Tuesday, January 17, 2012

The Straco Layout - Part 14, Bandai Band-Aid

The Bandai diesel, coming down the line. It took a little work
to get it operational again.
 As long-time readers of this series know, I originally purchased the 1960 Bandai train set simply to get enough track to complete an oval. The locomotive never ran very well, and often sent out a shower of sparks as it lurched around the track.

Eventually, it stopped running at all. The engine has punched-out windows in its frame (who knows why), and when I peeked in,

I discovered the reason -- both solder joints for the wire pickups had given up the ghost.
This looks like trouble.
The view of the motor (and loose wires)
through a window in the locomotive body.
If I was a serious collector of Japanese toys, I probably would have just put the train on the shelf and left it alone. But I'm not. And the set didn't cost a lot to begin with.

The Bandai diesel has open side windows.
So I decided to repair the locomotive.

The trickiest part was detaching the body from the frame. It was secured by a series of bent metal tabs. Because the metal gets stressed at the bend, those tabs only have so many folds and unfolds in them before they simply snap off. And when that happens, there's no way to reattach them.

Note the tabs along the edge of the frame.
That's what holds the body on.
I was afraid that because this was an inexpensive (OK, cheap) toy, that the metal would be very thin and that the tabs would snap off.

Fortunately, the metal was fairly thick, and that didn't happen. I used a razor blade covered with tape to get under the tabs without scratching the metal.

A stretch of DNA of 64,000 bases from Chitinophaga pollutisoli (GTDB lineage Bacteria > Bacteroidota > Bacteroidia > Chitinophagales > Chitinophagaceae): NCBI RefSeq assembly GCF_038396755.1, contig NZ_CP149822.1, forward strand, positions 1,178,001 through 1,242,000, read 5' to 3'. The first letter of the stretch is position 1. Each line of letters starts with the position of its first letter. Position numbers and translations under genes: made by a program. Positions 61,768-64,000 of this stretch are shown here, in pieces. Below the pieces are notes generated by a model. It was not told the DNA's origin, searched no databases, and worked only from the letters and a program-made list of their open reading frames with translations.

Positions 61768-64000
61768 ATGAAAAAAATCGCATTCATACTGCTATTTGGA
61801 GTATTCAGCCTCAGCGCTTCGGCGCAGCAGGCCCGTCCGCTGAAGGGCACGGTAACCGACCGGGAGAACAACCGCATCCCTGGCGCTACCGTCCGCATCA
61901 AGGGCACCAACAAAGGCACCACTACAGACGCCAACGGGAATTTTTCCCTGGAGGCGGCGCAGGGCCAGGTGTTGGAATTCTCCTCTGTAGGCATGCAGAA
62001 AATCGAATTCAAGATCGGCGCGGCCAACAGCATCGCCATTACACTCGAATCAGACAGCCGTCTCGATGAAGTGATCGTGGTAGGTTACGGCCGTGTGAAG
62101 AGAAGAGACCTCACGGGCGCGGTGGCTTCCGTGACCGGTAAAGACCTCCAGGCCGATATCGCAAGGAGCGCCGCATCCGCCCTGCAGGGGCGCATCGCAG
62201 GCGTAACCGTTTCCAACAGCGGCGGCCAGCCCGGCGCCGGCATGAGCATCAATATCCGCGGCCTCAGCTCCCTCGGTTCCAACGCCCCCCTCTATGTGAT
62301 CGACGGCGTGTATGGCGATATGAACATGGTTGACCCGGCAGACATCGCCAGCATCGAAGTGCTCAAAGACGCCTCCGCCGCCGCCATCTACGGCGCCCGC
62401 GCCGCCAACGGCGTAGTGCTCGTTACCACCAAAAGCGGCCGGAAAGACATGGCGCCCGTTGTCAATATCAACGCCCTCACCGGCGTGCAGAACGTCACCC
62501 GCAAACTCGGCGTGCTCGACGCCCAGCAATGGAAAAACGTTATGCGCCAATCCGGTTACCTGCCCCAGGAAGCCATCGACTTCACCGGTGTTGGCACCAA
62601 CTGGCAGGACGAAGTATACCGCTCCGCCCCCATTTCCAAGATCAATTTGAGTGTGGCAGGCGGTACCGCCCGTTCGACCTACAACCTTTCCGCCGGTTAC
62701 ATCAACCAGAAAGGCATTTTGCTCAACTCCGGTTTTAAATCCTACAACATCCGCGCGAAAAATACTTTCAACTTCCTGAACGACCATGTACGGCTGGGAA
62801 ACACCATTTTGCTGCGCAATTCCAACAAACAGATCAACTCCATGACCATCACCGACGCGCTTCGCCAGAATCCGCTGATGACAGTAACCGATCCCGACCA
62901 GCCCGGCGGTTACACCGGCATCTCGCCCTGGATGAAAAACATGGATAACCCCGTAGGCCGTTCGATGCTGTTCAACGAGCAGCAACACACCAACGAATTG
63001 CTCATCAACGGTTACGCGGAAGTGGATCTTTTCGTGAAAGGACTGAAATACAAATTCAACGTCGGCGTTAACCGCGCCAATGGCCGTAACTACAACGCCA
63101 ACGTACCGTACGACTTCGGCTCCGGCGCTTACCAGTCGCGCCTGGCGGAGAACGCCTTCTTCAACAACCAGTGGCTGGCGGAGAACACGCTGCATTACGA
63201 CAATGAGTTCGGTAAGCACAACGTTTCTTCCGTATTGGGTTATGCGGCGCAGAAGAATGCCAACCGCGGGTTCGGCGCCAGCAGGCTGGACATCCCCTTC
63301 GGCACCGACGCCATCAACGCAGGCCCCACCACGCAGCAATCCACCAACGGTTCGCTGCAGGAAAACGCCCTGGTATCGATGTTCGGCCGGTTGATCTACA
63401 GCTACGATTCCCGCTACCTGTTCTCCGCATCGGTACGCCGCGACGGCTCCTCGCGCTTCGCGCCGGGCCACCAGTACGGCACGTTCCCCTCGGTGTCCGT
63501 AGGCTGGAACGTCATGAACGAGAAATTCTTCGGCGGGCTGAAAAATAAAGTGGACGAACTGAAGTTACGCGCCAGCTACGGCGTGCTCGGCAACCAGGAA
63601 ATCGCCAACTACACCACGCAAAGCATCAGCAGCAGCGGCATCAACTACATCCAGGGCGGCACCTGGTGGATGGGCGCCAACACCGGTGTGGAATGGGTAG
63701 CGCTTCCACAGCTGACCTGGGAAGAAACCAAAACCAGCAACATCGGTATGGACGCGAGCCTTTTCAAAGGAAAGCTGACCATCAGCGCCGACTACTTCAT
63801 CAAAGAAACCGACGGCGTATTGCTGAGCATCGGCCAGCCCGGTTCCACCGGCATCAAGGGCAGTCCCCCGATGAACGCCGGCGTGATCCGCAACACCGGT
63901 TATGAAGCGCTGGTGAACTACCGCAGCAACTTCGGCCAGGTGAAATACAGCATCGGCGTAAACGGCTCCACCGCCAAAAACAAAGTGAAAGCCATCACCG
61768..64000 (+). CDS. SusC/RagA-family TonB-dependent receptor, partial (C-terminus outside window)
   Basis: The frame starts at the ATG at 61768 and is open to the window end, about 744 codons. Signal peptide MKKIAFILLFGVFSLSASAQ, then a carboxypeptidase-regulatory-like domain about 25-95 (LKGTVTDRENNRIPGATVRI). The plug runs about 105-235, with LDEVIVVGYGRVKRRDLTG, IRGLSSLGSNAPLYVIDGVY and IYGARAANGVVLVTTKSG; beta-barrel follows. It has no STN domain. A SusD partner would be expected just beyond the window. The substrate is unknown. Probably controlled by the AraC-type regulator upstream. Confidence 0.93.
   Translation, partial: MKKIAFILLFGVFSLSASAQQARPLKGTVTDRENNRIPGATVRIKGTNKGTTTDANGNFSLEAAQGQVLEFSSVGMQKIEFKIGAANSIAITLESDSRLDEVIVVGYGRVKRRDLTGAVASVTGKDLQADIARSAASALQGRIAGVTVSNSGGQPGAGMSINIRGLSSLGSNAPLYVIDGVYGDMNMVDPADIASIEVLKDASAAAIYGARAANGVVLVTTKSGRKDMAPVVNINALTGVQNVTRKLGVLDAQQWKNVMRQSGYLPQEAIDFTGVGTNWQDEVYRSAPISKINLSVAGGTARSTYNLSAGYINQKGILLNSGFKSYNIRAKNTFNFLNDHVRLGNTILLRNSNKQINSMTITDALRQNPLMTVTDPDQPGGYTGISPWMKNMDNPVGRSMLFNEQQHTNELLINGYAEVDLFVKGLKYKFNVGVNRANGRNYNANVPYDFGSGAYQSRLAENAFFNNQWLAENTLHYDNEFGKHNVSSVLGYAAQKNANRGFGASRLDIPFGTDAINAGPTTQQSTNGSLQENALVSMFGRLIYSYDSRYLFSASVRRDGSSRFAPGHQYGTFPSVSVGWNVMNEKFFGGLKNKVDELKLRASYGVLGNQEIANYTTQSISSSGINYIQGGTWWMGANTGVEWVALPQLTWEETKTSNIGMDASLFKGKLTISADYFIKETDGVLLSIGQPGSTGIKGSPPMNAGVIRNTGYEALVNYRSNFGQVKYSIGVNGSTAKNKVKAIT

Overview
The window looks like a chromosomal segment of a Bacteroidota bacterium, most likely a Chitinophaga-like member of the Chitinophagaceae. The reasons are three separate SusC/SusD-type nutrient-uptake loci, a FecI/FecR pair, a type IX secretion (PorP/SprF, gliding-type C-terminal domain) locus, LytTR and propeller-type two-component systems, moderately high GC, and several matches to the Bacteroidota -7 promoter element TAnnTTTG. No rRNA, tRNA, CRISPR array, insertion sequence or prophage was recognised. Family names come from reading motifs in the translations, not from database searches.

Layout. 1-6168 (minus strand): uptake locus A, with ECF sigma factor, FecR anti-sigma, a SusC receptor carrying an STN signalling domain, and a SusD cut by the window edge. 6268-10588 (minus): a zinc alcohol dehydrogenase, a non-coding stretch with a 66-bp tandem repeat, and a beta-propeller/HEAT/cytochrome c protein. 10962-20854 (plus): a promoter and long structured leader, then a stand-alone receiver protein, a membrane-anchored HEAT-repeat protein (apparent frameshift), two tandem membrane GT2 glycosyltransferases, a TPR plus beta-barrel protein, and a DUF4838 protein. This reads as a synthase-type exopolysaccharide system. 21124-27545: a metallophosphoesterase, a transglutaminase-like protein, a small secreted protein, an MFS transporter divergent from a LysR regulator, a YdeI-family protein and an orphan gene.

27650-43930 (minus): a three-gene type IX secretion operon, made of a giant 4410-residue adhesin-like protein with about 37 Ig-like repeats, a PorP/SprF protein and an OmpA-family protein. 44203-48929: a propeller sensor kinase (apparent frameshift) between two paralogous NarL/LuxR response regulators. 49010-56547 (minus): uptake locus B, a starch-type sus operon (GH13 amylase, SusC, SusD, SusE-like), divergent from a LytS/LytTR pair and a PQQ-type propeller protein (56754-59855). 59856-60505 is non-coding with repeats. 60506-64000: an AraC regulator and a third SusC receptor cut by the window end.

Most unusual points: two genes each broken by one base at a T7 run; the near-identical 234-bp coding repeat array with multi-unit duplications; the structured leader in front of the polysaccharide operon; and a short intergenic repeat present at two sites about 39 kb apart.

Each tab was carefully bent back, but only as far as necessary. They remained at a slight angle, but by squeezing the body I could draw them out of their slots and remove the body.

A closeup of the problem. And note the years of dust stuck to
the greasy motor. Yuck!
The inside was something of a surprise. Yes, it was pretty dirty -- mostly because those open windows let in a lot of dust over the years that stuck to the greased and oiled motor. But there were also some lead weights secured to the frame of the engine.

I had thought that the motor itself was responsible for the weight of the locomotive, but that wasn't the case.

The first set of weights were in the front, to help the lead trucks hold to the track properly. That was important for two reasons: it minimized derailments, and it kept the wheels in constant contact with the track. The power in the track was transferred from the wheels to copper pickup shoes on the axles and from there through wires to the motor, so continual contact was important.
Without those lead weights, the locomotive wouldn't have
enough traction to move.

The second weight helped keep the rear trucks on the track. Because the engine itself (even with the lead discs) didn't have enough weight to provide traction, the rear wheels had ribbed rubber tires. The second weight help keep those tires pressed against the rails.Clever design!

The Bandi diesel, repairs completed,
ready to run.
Reconnecting the wires with solder was a simple job. I first made sure to clear all the old solder off of the contacts and clean the exposed wires. While I had full access to the motor, I also cleaned and oiled it. I also greased as many of the gears as I could get to.

When I replaced the body, the angled tabs held it in place. So rather than risk snapping them off by folding them back to their original position, I left them alone. And now I can easily get the body off again if I have to do more maintenance.

An unexpected bonus: cleaning the contacts and the gears not only made a difference in performance, but in safety as well. Sparks no longer fly out from under the frame. Guess I'll just have to refer to the locomotive as the Bandai diesel. Ol' Sparky doesn't seem appropriate anymore...

The newly restored Bandai diesel in action!

Read more about the whole project here.


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